It seems that Hamas leaders were not responsible for the kidnapping and murder of three Jewish teenagers last June. It also seems that maybe they were responsible. This is the deliberately muddled message of a story appearing in The New York Times last week.
In “New Light on Hamas Role in Killings of Teenagers That Fueled Gaza War” Isabel Kershner reports that Israeli investigators have found “no evidence that the top leaders of Hamas directed or had prior knowledge of the plot to abduct the three Israeli youths.”
This seems straightforward enough, but Kershner is reluctant to accept what she herself states as fact. Two paragraphs on she claims that the findings present a “nuanced picture” and “do not necessarily undercut the Israeli government’s assertions” that Hamas leadership was directly involved.
In her effort to present “nuance,” Kershner does her best to tie Hamas to the crime. Her opening paragraph states that the crime was financed with money “mostly obtained through a relative who worked for a Hamas association in Gaza.” Note that this does not say it was Hamas money or even money from the association; it was money from a relative, and that relative happened to work for a group that is said to belong to Hamas.
It seems that Kershner was determined to present a Hamas link in her lead, no matter how tenuous. The news that no evidence ties Hamas leadership to the crime comes in the second paragraph, and then she undercuts it later in her “nuanced” claim.
The story goes on from there to mention Hamas at frequent turns: The three suspects in the crime were connected to the organization; Hamas has captured Israeli soldiers as bargaining leverage; Hamas leaders praised the abduction; an Israeli government official (unnamed) thought evidence of a direct link to Hamas leadership might yet emerge and insisted that it is fair to blame Hamas for the kidnapping in spite of the findings.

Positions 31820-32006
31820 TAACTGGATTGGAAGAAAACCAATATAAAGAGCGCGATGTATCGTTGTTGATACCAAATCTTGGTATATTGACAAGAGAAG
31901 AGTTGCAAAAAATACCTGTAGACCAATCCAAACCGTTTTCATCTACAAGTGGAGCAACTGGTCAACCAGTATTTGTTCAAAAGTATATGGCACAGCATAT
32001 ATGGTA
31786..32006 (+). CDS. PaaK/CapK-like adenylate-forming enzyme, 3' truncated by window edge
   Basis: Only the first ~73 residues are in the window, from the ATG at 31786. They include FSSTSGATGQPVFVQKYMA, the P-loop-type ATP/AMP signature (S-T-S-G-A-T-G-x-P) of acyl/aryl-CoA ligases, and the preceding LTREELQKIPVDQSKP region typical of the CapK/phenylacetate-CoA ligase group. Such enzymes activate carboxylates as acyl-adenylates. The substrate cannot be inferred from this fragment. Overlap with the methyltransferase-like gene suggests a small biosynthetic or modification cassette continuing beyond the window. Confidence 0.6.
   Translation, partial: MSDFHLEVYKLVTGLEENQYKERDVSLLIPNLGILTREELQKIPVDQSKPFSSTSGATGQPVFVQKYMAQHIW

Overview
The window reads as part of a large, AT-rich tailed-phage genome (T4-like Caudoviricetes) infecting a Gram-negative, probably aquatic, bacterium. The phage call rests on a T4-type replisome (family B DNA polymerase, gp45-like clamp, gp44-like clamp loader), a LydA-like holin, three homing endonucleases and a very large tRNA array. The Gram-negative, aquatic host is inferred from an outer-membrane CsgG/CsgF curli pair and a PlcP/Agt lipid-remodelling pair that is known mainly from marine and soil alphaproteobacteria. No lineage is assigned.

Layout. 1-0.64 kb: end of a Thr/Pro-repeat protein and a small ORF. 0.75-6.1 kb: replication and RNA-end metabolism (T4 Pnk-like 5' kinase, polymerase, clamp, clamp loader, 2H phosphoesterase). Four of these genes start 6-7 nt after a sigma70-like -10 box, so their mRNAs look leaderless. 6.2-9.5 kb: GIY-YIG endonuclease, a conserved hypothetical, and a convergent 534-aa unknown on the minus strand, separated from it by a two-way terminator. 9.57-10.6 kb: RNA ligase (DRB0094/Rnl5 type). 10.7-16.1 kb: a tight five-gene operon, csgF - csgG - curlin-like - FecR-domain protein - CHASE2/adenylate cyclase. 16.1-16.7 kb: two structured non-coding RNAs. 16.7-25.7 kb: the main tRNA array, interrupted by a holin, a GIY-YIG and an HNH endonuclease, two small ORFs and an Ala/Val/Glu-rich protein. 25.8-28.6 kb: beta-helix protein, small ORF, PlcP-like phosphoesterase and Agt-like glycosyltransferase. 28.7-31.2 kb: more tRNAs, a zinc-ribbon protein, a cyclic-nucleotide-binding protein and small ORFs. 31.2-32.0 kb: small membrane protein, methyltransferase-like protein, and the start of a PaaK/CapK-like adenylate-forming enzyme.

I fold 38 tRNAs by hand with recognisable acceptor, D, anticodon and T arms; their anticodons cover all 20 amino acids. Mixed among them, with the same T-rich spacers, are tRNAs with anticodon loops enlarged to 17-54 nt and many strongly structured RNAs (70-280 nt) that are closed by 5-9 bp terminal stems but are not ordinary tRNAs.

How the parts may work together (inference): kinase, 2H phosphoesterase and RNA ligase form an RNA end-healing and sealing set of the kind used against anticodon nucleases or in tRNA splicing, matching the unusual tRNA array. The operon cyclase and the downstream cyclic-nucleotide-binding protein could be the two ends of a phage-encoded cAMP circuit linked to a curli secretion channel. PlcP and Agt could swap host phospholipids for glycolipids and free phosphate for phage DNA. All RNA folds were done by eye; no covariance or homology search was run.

Kershner’s story fails to say that the suspects in the kidnapping and murder were members of a family that has often defied Hamas and acted counter to its directives and interest. This news emerged more than two months ago in an Al Monitor article by Israeli author Shlomi Eldar. He noted that the Qawasmeh clan was known to “deliberately disrupt Hamas ceasefires and other arrangements.” (See TimesWarp, “So Maybe It Wasn’t Hamas After All.”)
But Kershner would rather not go there. The clan’s defiance of Hamas directives gives more weight to the evidence pointing to the crime as a limited family affair, and she prefers to leave the impression that Hamas, somehow, is ultimately to blame.
Thus we have the headline that cites the “Hamas Role” in the crime, even though the story denies any official role. James North and Philip Weiss in Mondoweiss do a fine job of deconstructing this title in their article “NYT headline implicating Hamas in teen killings is a lie.”
They state, “If you’re leafing through the New York Times on a Friday morning and in a hurry, you’re going to glance at that headline and think that something you already ‘knew’ has just been confirmed.” Exactly. And Times editors know that most readers won’t pay close attention even if they take the time to read the entire article.
The newspaper is content to present a muddled story that undercuts its own reporting. This prompted another critique of Kershner’s story in the FAIR Blog, where Peter Hart concludes that “Kershner’s article works hard to de-emphasize” the obvious conclusion, that the attacks on Gaza were based on a false premise of Hamas culpability in the kidnapping.
In this piece, as in many others, we see a tight link between the Israeli government and the Times Jerusalem bureau. Prime Minister Netanyahu and his top officials have been proven wrong, and this sets off a reflexive effort to cover up the facts with muddled reporting and deceptive headlines.